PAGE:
BLOG: Vehicle Miles Traveled – a Better Way to Measure Environmental Impacts of Development Projects
The San Francisco Planning Commission unanimously adopted a resolution updating the CEQA transportation impact analysis to use Vehicle Miles Traveled (VMT) – a metric that examines a project’s effect on overall travel, incentivizes shared and public transportation and supports California’s Global Warming Solutions Act.
The previous Level of Service (LOS) standard measured how many cars passed through an intersection in a given time and whether it will cause driving delay. This method was developed in the 1950s and often leads to the widening of streets or constructing new ones, leading to increased greenhouse gas emissions. In a Natural Resources Defense Council (NRDC) expert blog piece, Amanda Eaken, the Sustainable Communities Deputy Director, points out “the deep flaws of the LOS paradigm: it makes road widening look good for the environment, discourages infill, encourages traffic engineers to remove pedestrian crosswalks and slows transit projects.”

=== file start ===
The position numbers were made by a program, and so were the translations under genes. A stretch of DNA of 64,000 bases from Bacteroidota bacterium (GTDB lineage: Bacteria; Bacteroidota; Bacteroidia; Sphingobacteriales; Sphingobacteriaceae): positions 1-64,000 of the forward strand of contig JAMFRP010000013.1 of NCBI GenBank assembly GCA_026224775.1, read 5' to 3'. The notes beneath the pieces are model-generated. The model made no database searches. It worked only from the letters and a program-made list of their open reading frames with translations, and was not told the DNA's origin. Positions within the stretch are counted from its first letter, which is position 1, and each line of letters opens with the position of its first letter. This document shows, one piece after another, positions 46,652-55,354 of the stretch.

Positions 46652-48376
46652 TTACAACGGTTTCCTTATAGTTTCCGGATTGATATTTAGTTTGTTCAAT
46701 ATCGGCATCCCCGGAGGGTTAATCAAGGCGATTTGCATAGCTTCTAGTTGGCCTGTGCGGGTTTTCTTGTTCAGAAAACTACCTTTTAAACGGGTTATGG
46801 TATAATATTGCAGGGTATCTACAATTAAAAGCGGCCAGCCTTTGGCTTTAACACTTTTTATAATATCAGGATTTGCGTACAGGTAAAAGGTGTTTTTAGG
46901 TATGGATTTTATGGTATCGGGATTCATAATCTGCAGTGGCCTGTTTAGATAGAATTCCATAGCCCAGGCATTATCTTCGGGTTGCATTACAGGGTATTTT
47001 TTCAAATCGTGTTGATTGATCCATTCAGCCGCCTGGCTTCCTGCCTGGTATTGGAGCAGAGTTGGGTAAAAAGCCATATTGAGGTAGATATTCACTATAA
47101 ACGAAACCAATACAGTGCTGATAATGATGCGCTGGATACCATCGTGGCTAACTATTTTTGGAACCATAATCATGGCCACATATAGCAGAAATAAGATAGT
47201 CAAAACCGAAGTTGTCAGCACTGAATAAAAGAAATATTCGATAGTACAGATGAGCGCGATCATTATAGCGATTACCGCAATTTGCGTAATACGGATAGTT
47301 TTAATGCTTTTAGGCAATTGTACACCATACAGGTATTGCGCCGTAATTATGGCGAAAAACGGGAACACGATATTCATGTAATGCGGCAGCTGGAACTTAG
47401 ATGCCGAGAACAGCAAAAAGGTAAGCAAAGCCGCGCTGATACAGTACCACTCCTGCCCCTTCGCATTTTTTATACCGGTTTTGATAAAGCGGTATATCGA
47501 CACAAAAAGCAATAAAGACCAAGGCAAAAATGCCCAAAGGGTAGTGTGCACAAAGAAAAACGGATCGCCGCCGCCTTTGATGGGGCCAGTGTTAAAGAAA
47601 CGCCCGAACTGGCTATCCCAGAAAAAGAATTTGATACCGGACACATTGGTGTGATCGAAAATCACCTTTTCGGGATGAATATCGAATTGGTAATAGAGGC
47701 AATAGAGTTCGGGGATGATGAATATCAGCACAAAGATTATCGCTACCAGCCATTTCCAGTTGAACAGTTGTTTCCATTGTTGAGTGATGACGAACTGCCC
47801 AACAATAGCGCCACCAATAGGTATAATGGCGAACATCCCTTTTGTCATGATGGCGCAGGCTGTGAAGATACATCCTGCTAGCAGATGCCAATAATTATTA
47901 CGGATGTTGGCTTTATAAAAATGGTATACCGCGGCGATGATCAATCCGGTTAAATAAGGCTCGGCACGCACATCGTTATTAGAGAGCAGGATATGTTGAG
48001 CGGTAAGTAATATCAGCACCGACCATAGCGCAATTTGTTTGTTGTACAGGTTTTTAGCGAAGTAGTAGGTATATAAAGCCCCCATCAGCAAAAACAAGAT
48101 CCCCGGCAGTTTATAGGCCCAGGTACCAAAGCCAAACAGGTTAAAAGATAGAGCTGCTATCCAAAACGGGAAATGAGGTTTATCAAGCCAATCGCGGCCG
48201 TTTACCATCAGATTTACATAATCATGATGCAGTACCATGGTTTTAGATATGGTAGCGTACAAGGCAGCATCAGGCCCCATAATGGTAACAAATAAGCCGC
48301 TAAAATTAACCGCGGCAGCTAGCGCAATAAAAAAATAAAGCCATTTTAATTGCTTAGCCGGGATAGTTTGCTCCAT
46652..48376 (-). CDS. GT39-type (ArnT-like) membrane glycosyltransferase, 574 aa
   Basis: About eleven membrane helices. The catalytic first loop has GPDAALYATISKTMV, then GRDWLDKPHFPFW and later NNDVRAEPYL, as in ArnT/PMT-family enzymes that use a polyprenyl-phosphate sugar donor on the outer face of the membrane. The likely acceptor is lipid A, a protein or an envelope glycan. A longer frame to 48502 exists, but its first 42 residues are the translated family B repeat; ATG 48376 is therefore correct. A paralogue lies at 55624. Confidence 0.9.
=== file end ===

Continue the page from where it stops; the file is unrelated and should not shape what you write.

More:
According to the Air Resources Board, the transportation sector generates nearly 40% of California’s GHG emissions, demonstrating vehicle use and distance traveled are major contributors to harmful environmental impacts. With VMT as the new metric, the CEQA analysis will encourage improved bicycle and pedestrian facilities and transportation systems. New York City is a great example of the positive impacts of less car travel. With nearly three quarters of Manhattan employees reaching work by public transportation and 56.5% of households without a car, the metropolitan is one of the nation’s lowest emitters of greenhouse gas per capita!
The state of California also recognized the need to modernize CEQA’s transportation analysis in 2014 and is in the process of revising their guidelines to replace LOS with VMT. The City of San Francisco, however, was eager to implement the new form of impact analysis rather than wait for state adoption.
In a recent press release, John Rahaim, Director of San Francisco Planning further explains his department’s decision, “Vehicle miles traveled is a much smarter approach to identifying the direct environmental effects of car use. It will streamline CEQA review for projects that are designed to encourage public transit, promote pedestrian safety and help reduce the need for traveling long distances by car. This is tremendous progress for San Francisco, and ultimately the State of California. We are pleased to be the first city in California to adopt these new guidelines.”